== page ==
As each anniversary of the Enniskillen Remembrance Day bomb is marked, families of the victims still cling to even the most slender hope that one day, justice will be done and their perpetrators will be sentenced.

After 26 years, there has not even been a slight chance of that happening.

Now, there perhaps there is an even more remote chance of the bombers being brought to justice with the Secretary of State categorically ruling out a public inquiry into the bombing which made headlines around the world back in 1987.

That’s not to take away the efforts of the PSNI and HET team who have been working on the investigation with the aim of identifying those responsible. However as each year goes by, the hopes of justice seem further away.

The Secretary of State, who attended the Remembrance Sunday ceremony in Enniskillen this year, said this week she felt it was not for the Government to conduct an inquiry at this time but rather it was a matter for the police. While acknowledging that the victims’ families may be extremely disappointing at this, the Secretary of State said that public inquiries did not necessarily guarantee any better outcome than that carried out by the police.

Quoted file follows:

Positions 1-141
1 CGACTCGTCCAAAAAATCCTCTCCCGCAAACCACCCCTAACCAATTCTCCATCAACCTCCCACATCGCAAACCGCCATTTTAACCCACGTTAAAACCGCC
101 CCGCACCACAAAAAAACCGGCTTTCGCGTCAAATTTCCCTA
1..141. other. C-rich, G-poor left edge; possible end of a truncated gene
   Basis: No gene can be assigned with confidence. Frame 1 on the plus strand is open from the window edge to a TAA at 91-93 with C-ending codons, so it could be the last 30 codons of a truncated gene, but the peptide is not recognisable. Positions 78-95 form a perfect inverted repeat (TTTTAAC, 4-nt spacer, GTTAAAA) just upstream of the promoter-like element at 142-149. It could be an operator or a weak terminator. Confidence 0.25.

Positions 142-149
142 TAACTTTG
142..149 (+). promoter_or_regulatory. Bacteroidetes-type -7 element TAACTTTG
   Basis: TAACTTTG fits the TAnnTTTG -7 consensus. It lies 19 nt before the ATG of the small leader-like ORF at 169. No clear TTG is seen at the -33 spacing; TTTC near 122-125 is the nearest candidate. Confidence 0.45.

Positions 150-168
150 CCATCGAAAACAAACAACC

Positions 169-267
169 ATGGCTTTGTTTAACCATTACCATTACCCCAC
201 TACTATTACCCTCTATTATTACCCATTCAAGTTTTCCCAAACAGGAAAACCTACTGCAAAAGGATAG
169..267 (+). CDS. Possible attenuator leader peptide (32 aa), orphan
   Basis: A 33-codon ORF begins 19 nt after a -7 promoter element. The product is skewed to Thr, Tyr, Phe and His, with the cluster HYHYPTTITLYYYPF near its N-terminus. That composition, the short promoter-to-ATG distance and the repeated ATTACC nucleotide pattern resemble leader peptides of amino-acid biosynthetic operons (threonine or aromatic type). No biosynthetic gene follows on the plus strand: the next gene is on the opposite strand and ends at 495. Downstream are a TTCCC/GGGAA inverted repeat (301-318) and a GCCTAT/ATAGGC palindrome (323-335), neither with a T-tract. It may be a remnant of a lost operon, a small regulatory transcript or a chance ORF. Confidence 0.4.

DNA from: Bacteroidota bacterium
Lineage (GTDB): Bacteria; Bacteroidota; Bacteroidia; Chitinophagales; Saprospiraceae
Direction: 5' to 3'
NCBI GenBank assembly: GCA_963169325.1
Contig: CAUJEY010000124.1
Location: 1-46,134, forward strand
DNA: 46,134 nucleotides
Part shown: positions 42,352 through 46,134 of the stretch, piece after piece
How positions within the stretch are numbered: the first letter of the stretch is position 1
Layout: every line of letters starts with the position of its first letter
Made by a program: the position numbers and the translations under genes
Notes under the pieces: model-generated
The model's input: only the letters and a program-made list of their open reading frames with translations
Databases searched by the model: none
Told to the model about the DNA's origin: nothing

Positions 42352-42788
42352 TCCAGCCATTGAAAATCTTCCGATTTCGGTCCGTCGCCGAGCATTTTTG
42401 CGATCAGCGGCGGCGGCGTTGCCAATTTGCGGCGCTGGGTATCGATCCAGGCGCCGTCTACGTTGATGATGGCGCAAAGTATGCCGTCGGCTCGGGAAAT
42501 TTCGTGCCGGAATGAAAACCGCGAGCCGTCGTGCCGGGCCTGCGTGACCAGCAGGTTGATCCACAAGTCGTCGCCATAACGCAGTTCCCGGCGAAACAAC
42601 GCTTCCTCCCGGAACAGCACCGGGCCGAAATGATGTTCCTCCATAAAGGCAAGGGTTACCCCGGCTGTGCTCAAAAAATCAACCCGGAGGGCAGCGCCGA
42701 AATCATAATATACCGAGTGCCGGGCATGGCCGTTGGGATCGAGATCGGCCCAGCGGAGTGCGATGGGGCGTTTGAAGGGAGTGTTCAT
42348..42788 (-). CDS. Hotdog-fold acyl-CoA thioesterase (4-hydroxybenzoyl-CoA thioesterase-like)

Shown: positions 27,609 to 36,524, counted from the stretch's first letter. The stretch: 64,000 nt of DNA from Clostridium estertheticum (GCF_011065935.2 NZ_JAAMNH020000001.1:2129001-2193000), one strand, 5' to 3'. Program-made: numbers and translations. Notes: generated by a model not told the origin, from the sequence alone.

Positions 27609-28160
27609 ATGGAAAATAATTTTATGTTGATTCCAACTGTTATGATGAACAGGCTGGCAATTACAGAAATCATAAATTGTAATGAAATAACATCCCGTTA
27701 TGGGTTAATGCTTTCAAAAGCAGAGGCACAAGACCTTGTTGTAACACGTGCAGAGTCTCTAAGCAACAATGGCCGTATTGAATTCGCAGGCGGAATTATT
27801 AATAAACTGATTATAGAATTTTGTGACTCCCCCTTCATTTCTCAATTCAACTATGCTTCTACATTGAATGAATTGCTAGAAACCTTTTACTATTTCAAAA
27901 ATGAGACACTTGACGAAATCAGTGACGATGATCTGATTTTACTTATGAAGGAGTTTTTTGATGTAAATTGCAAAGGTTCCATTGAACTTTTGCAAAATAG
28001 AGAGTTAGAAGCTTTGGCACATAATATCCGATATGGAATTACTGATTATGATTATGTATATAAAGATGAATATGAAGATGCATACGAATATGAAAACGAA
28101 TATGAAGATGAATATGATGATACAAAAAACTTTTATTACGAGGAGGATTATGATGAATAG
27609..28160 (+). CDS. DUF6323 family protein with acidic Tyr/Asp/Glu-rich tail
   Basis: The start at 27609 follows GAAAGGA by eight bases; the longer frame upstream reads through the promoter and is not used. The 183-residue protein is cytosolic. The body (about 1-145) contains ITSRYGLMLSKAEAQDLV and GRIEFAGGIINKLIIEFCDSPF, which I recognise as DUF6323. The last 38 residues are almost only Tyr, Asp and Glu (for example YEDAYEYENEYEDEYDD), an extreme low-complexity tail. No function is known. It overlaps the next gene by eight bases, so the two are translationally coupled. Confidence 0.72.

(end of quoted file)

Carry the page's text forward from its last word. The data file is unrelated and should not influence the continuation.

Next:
The huge cost involved in the Bloody Sunday inquiry provoked much debate and certainly it would be pointless to go down the same road again unless there was a satisfactory result in the case of Enniskillen. If an inquiry is not to be held, then perhaps more resources should be made available to the PSNI to enable them to pursue their enquiries and to show the families of those who were so tragically killed in 1987 that no stone was being left unturned. To many of them, the investigation is simply heading into a blind alley.

Those speaking up for the victims’ families say they need assurances that everything is being explored.